In the ICG group, our results indicated that the number of retrieved fluorescent lymph nodes was significantly higher than the number of retrieved nonfluorescent lymph nodes. In other words, the surgeon can dissect more lymph nodes in the same station with similar operation time using NIR fluorescent imaging. Notably, we found that the lymph node metastasis rate in patients with fluorescent station 14v was as high as 30%, which was significantly higher than the rate reported in previous studies,54,55 one of which was focused on the potential use of ICG imaging in the dissection of station 14v.
Previous studies have reported that lymph node noncompliance has substantial consequences for the long-term survival of patients with gastric cancer.33,56,57 Therefore, our study also focused on assessing whether the use of ICG can reduce the rate of lymph node noncompliance during laparoscopic radical gastrectomy. To measure the noncompliance of lymph nodes, we undertook standard D2 resection, as previous clinical trials also indicated a high noncompliance rate. A Dutch clinical trial33 reported noncompliance rates as high as 81.6% during D2 lymphadenectomy, and the D2 lymph node noncompliance rate was 58.9% in the CRITICS clinical trial.58 In the COACT 1001 study,59 the noncompliance rate of the laparoscopic distal gastrectomy group was 47%. A previous retrospective study34 showed that the noncompliance rate was 50.9% in the distal gastrectomy group and 59.8% in the total gastrectomy group. Through the use of an ICG tracer, the noncompliance rate in our study was 23.9% in the distal gastrectomy group and 41.4% in the total gastrectomy group, which was a much lower incidence than previously reported.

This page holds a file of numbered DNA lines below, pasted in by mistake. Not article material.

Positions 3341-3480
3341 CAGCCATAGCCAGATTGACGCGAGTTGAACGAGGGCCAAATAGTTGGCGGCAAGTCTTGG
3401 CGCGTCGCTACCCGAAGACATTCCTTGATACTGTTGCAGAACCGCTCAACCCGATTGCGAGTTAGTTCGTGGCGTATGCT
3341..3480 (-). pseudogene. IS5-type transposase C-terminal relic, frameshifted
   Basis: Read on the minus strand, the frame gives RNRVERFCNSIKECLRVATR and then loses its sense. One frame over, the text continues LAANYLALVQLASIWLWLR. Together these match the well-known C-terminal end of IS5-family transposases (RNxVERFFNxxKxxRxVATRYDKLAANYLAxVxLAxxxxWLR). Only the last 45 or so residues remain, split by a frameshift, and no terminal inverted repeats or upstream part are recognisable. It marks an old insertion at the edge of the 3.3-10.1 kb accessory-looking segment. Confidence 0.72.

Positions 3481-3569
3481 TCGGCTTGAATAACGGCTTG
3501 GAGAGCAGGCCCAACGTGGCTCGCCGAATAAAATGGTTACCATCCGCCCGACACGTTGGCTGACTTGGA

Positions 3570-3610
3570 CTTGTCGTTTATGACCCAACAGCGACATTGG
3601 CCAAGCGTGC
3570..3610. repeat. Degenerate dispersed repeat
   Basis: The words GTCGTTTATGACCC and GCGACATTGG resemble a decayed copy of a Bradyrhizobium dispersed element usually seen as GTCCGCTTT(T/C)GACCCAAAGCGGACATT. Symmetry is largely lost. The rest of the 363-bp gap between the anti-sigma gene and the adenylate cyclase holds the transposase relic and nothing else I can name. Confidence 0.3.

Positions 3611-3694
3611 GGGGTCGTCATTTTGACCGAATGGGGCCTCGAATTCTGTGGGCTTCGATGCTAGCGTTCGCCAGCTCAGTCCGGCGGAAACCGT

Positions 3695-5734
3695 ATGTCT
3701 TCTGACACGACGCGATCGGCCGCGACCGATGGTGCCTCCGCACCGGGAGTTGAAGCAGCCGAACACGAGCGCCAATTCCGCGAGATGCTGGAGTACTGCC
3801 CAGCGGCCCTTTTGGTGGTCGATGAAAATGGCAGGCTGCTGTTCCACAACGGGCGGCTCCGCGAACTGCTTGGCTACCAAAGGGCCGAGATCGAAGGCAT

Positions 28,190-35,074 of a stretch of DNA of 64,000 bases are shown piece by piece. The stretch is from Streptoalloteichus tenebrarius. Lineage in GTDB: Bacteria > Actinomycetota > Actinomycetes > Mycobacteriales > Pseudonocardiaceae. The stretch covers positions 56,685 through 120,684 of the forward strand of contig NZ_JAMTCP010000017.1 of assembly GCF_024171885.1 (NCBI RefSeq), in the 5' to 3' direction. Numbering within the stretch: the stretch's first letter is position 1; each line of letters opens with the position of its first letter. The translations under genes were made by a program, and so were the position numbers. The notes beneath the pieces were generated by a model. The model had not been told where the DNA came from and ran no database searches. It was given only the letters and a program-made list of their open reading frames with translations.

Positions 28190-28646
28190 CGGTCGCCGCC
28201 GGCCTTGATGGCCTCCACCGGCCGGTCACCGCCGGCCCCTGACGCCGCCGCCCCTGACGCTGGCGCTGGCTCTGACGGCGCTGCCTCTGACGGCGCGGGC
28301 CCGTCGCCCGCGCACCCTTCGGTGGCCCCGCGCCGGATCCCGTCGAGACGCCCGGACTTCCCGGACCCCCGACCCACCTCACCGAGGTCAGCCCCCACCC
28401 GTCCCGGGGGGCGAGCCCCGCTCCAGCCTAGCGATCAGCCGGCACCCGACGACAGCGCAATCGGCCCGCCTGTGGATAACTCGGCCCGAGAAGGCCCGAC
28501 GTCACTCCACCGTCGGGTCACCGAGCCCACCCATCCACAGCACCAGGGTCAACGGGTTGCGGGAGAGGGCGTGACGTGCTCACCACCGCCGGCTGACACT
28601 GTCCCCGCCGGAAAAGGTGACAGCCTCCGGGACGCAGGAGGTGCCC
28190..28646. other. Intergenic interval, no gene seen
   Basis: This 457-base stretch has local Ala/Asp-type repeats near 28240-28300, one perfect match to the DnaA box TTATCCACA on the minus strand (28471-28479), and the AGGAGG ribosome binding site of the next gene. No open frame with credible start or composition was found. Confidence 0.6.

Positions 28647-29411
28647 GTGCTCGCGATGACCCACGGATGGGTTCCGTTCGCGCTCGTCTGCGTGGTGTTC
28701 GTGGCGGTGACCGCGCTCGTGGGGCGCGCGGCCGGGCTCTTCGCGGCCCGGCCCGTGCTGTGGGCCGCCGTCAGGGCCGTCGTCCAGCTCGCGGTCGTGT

As shown in the videos of the present study, by using ICG imaging in addition to lymphadenectomy, the surgeon can also assess the completeness of lymph node dissection and dissect residual lymph nodes, thereby effectively reducing lymph node noncompliance. Our results indicated that, for total gastrectomy, ICG imaging could significantly reduce the lymph node noncompliance rate. Compared with total gastrectomy, D2 lymphadenectomy of distal gastrectomy was less difficult and decreased the rate of lymph node station dissection; hence, even for the non-ICG group, intraoperative lymph node compliance was easier to achieve. For distal gastrectomy, use of the ICG tracer decreased lymph node noncompliance, although this decrease did not achieve statistical significance.
This study has limitations. First, only patients from a single center were included, and the results of long-term follow-up were not available. Theoretically, lymph node dissection under NIR guidance is a more accurate method, decreasing tumor spread in lymph nodes during dissection and possibly increasing long-term survival. However, the accuracy of ICG imaging technology needs to be confirmed by multicenter studies.